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Friday, September 23, 2016

Sima Wolf, En Prevision and Other Works

Composer Sima Wolf comes front and center for a close look at some of her pieces for chamber ensembles. En Prevision and Other Works (SPOXXX) gives us seven such, as performed beautifully by the Fontenoy Chamber Players and the Borealis Wind Quintet.

Her music has a lyrical post-impressionist flavor. She studied composition with Terry Riley and John Corigliano and branches off onto her own path in the works heard here. The pieces are well-scored for the instrumentation at hand. They fall into the tonal realm without sounding romantic or neo-classical, more pastoral and folk-like I suppose one could say.

"En Prevision" starts off the program. The title translates into "in anticipation, in readiness" and focuses on a mellifluous combination of harp, flute, clarinet and string quartet. Continuing with a charm and ambiance is her "Woodwind Quintet No. 1: The Chambers of Hemera," written for the Greek Goddess of Daytime as the representative of beauty and the appreciation of all the life that surrounds us.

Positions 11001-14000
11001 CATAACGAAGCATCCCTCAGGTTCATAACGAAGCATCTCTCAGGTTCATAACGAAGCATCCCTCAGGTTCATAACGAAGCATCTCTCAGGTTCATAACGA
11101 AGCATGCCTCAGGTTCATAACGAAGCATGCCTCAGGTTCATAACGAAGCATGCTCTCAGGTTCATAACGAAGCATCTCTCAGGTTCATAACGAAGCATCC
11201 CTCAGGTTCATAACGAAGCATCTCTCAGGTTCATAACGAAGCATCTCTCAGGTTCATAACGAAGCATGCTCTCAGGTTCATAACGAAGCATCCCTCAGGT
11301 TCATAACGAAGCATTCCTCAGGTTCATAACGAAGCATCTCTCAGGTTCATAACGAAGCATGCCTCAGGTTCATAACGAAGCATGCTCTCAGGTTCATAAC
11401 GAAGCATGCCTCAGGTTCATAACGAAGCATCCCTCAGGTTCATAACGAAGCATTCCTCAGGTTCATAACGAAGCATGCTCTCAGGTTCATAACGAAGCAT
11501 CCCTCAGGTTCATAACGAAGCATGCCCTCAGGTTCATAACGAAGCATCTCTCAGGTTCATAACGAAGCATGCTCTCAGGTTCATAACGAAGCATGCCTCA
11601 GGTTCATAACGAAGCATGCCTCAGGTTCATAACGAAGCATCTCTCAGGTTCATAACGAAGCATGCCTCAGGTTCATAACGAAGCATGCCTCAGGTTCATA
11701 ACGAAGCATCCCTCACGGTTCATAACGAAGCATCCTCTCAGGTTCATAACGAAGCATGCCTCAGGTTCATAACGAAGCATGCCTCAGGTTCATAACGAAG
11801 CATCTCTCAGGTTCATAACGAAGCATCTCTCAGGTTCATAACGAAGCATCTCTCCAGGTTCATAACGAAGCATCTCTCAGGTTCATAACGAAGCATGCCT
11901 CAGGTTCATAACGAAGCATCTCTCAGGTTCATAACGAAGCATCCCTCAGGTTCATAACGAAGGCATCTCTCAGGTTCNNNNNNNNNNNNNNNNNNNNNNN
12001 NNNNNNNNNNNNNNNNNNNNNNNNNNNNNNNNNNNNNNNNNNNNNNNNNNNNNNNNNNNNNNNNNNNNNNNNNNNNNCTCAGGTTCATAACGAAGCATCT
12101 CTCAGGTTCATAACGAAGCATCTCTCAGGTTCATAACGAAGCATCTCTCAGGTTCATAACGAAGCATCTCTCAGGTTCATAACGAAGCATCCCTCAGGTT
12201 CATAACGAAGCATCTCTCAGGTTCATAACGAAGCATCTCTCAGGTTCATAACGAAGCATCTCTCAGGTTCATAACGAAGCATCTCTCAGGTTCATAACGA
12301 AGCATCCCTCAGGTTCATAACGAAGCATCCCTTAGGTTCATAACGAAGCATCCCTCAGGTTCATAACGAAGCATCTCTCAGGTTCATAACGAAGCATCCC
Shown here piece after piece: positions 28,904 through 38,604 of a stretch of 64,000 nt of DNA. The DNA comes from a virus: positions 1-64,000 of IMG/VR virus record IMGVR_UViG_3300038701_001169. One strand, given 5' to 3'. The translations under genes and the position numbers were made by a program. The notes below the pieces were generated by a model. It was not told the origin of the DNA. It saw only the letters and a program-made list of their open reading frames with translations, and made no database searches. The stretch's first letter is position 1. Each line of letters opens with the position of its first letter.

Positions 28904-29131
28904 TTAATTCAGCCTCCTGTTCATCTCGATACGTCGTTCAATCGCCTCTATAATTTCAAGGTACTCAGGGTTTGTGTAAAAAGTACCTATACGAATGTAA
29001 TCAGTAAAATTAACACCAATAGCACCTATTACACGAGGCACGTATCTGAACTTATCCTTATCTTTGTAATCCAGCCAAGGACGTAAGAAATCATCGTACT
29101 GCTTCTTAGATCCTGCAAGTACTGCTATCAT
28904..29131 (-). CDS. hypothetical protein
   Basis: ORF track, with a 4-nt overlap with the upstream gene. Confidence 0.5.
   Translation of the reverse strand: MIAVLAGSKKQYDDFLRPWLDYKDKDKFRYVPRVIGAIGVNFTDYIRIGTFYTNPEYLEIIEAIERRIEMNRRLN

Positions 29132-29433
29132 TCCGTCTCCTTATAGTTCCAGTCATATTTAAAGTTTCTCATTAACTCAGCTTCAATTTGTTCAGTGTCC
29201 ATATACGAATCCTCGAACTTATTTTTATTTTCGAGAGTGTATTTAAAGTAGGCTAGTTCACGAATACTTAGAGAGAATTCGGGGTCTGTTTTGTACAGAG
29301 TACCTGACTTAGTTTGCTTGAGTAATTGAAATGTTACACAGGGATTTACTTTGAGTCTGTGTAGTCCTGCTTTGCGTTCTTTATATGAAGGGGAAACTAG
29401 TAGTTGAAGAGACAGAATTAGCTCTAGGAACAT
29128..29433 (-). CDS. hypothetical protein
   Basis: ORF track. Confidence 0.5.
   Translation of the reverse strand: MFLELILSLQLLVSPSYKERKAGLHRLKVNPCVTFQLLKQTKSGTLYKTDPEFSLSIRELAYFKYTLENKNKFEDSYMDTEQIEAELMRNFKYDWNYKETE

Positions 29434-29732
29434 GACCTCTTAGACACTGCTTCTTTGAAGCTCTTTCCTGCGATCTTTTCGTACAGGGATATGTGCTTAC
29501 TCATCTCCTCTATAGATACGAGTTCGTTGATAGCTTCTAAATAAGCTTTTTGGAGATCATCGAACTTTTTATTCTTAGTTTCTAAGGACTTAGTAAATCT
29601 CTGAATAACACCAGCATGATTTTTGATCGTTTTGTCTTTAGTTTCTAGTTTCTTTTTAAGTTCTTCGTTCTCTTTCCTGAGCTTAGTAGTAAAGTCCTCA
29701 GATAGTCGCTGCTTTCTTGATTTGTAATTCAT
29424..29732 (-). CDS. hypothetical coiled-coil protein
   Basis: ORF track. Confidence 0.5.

Two short works follow: "Island" and "Birds of a Feather" for string quartet concentrate respectively on string sonorities and variations on a popular song. I must admit as to the latter that I am stumped but the music itself speaks eloquently regardless.

The sonic environment shifts with "Awakening" for solo flute and then "Nocturnal Landscapes" for solo piano. Each creates a mood of exploration and a delightful tonal panorama.

The finale "Brazilian Suite" for flute, harp and percussion is based on Brazilian forms--the chora, a sort of bossa nova and Afro-Brazilian roots. The music is rather irresistible and so we end an engaging and enchanting program with some heightening rhythmic flourishes.

I find the entire album extremely well put together and with a positive beauty and appreciation of nuance that give us hopeful and embracing images in sound.

It is the sort of music that should appeal to a broad spectrum of listeners for its lyric gentleness. Bravo Sima Wolf!

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